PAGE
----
Not only do people have different kinds of possessions, they also can look different. As your child heads off to kindergarten,she will most likely meet other children whose skin, hair, or eyes are different. Some children will be bigger and some smaller. Some children may have other physical differences and need the aid of a wheelchair or hearing aid to help them function.
What Your Child Should Know
Your child should know:
- That not all people are made exactly the same
- That every person is special and deserves to be treated with kindness and respect regardless of how he is different
How You Can Help
Seek out opportunities for your child to build relationships with children who are from a different race or have different abilities.
- Spend time with grandparents and other extended family members to help your child build positive experiences with people who are different in age or size.
- Get involved in local groups that reach a broad range of children and adults from different races and abilities. This can help your child build positive connections and relationships with others who are different.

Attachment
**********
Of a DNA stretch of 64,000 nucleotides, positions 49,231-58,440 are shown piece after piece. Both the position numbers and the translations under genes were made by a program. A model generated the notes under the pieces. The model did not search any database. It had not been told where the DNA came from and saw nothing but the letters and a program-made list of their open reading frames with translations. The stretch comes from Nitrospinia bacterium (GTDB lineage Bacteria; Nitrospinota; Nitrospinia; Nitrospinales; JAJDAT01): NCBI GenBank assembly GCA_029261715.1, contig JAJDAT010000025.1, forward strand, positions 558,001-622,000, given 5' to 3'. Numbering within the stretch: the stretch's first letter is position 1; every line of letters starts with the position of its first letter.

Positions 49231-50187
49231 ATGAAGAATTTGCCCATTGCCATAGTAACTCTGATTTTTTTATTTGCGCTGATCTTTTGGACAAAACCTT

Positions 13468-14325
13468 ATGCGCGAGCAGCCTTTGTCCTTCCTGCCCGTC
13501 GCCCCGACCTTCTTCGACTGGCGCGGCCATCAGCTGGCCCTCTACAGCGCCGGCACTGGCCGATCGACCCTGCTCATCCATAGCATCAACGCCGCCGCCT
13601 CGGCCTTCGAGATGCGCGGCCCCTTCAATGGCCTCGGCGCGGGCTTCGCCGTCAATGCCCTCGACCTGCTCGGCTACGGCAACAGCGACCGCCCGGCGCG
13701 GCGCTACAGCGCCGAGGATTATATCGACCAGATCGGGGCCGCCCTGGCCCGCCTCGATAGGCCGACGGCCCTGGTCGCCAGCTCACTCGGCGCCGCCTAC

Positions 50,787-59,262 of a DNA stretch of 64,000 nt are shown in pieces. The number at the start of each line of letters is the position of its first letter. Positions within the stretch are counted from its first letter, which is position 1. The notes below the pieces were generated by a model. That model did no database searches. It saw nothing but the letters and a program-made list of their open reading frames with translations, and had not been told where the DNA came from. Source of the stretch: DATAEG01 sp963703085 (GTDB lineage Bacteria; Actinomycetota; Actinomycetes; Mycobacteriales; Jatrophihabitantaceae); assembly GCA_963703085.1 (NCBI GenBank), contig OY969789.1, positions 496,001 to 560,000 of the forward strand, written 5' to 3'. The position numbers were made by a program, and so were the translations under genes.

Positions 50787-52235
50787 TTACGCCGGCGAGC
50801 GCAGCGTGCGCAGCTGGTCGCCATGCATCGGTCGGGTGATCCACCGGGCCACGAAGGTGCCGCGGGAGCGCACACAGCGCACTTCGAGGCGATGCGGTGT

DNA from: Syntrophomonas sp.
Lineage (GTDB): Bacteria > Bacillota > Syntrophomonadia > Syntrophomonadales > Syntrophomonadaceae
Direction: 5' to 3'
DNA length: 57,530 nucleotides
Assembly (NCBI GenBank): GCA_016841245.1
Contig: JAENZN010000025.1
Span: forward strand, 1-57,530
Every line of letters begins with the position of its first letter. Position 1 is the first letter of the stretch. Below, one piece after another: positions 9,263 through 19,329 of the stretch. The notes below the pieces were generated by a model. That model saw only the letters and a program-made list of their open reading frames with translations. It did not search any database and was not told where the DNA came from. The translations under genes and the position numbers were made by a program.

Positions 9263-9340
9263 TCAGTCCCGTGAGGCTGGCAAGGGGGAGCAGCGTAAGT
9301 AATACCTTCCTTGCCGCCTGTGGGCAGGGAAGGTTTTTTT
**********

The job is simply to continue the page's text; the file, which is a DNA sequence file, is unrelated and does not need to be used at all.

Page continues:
Young children can naturally build up fears or be a little apprehensive when they are around people different from themselves. As they build relationships that cross boundaries of race or physical differences, children develop healthier perspectives and appreciation for others regardless of differences.
Reflect, Revise, Revisit
As you and your child come into contact with children or adults who are clearly different from the people your child is used to spending time with, watch your child's reactions and talk to him about his feelings, sense of curiosity, and perspectives. As you take note of your child's reactions and perspectives, you will be better able to assess the kinds of ways you need to help him feel confident around others and accepting of them.